Gongs & Fingerprints

From this week's mail box, a question about fingerprints on your Gongs:

I was wondering what your opinion is on the accutonics position to never touch your gong because the oils from your fingers will destroy the purity of the vibration from the instrument. For those of us that do a lot of performances and have a lot of moving to do it seems rather difficult even if it were true. 

Have you seen this anywhere?

Ah, the dreaded fingerprints! Please realize that there are 2 very different sides to this story and that neither one is wrong. 

One side is the people who always wear gloves when handling and setting up their Gongs. They also tend to wipe them off often and even do a lot of cleaning to keep them looking brand new.

The other side, which I belong too, takes great care of their Gongs, realizing that they are very fine musical instruments. But we also realize that they are tools of the trade as it were. I have some Gongs that I've had for over 40 years. Some of them look as new as the day I bought, others look well worn and well used. So much depends on the type of Gong and how it's finished. The Paiste/Meinl nickel-silver Gongs all have a very smooth and shiny surface. The one problem with this type of surface is that it easily shows any and every mark put on it! That includes fingerprints, scratches, water spots, corrosion/tarnish, etc. And the brilliant finished Gongs seem to get marked up just by looking at them.

 Tarnish and water spots in the protective coating
A world of fingerprints

Asian Bronze Gongs are a different story. While the surface may be smooth, it rarely is as polished and reflective as their nickel-silver counterparts. Various markings just don't show up as easily. This is especially true of the darker brown and black Gongs. I have some 40 year old Thai Gongs that have been everywhere with me and still look like when I bought them, even though I don't clean them. The same can be said for some older Chau and Wind Gongs.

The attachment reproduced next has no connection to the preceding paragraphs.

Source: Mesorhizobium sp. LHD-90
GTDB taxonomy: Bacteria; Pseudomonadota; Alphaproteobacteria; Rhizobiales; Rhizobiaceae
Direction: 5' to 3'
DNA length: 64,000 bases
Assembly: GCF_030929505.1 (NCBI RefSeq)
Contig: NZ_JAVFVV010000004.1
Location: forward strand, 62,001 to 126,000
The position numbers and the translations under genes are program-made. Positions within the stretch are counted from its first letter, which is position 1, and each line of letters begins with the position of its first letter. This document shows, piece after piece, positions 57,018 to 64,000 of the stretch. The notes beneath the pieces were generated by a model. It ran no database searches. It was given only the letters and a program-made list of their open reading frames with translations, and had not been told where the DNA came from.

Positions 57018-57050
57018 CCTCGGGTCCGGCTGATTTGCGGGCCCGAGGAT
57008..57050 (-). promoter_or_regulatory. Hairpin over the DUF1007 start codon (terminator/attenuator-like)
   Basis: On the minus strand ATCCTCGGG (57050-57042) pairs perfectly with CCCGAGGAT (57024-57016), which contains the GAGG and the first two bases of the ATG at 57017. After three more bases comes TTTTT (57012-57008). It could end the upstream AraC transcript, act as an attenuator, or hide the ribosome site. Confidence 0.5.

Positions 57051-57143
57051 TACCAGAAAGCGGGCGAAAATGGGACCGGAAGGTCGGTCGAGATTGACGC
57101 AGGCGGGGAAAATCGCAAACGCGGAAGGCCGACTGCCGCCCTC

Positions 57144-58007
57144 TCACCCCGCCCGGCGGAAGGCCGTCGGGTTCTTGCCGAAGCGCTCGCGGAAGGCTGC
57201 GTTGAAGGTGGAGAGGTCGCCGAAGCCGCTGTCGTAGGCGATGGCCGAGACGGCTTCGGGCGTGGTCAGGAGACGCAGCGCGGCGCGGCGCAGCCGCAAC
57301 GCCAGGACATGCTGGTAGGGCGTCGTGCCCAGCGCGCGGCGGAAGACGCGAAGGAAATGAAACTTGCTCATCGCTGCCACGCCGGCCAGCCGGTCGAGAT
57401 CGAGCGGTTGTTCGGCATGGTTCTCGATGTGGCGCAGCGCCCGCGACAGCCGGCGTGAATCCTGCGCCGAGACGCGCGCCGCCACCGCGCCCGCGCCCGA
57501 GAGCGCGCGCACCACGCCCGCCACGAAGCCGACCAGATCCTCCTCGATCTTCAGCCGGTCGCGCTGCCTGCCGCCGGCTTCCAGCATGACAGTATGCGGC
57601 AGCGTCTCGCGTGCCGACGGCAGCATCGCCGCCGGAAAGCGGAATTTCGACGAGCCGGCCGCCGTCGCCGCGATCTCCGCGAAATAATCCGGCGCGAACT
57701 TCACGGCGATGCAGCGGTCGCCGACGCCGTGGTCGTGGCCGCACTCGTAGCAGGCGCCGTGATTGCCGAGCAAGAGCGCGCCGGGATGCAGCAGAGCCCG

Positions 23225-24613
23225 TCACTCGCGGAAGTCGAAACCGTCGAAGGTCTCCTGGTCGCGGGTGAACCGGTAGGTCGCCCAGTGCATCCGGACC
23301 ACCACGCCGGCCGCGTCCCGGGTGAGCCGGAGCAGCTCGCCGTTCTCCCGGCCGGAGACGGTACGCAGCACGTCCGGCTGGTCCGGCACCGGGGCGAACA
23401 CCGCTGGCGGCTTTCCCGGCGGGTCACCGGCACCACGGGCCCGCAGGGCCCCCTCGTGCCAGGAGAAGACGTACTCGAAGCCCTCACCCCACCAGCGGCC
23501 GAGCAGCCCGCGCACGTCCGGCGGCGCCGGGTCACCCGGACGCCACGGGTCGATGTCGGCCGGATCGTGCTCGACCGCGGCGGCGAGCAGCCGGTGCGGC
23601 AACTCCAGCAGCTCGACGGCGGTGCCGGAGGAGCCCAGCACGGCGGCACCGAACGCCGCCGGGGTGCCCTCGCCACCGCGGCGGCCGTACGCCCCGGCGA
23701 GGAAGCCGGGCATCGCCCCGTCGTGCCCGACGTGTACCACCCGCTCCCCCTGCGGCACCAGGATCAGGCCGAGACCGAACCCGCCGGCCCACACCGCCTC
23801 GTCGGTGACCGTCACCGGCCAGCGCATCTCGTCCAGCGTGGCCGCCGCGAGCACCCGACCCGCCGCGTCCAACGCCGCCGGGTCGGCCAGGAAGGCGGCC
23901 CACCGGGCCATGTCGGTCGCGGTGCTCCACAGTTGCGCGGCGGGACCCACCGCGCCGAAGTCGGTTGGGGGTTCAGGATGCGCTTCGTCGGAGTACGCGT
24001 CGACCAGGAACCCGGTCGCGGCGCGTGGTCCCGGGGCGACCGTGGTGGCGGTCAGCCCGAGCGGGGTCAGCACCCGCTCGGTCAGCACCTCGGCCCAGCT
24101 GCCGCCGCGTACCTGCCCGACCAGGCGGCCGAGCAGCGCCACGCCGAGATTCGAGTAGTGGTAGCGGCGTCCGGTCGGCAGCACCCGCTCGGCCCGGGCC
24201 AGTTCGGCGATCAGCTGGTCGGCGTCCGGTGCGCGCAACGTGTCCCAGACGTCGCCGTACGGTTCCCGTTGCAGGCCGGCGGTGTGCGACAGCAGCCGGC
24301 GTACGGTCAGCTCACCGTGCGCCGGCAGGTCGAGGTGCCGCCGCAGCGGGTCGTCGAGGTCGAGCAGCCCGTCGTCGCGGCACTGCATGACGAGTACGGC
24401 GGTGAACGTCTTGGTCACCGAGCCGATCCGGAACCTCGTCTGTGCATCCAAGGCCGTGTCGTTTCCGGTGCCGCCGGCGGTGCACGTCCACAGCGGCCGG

So what's a percussionist to do:

  • Wear those white cotton gloves every time you handle your Gongs to keep finger oil from touching the surface.
  • Wipe your Gongs off regularly, or after each performance, with a soft cloth/towel.
  • Regularly use dish soap (DAWN blue works well) and water to wash your Gongs, then dry with a soft cloth/towel.
  • Don't worry so much, just keep your hands clean so fingerprints and dirt are kept at a minimum.
  • Take care of them, but realize that if you travel and perform regularly, your Gongs will acquire marks and scratches from being used.

Even if you don't want to do the white glove thing, remember that the best thing to do is to buy and use a quality bag or case to store and transport your Gongs in. I'm always surprised by how many people I see with expensive Gongs, just wrapping them in a blanket and putting them in their car when they travel. Or even worse, just putting them in their car with no protection at all!

Unless you regularly clean your Gongs with a strong metal polish, to keep that shiny, new look, all Gongs will tarnish with age. Paiste's tend to turn a nice shade of brown on the unpolished edges. Bronze Gongs will develop a nice, dark patina. I have some old UFIP Gongs that have a beautiful, dark patina that I would NEVER clean off. The same goes for my Singing Bowls and Bells. I let them age gracefully, darkening over the years. 

And now on to that question about how the oils from your fingers will destroy the purity of the vibration. If you have a Gong for 20, 30, or more years and a heavy layer of tarnish/dirt/etc accumulates on the metal, it will tend to dampen and darken the sound some. But the important word here is some. Unless you have an actual crust or a very thick coating of dirt/grime, the sound will not be affected that much. In fact, most people won't notice it. Some people might actually prefer the aged, darker tone. 

In the end, I'd keep my Gongs clean, but have not become so fanatical about it that it takes away from creating and enjoying the music they make.

~ MB

Chop Wood / Carry Water / Play Gongs™


  1. I received an email a few weeks back concerning the Acutonics 'warning' about fingerprints on Gongs, and was asked my opinion. This was my answer:"Sounds like idiotic banter to me."

    I think I've only cleaned 2 of my Gongs once or twice ever, in over 4 decades of playing. A fingerprint compared to a hammer-mark is nothing. The lathing on the front of the Meinl and Paiste Gongs has more effect on the sound than a fingerprint. One only needs to read the senseless banter on the Acutonics website to realize that they know very little about Gongs.

  2. Thank you Michael for keeping it real, and thank you Mitch for your comment on the subject as well


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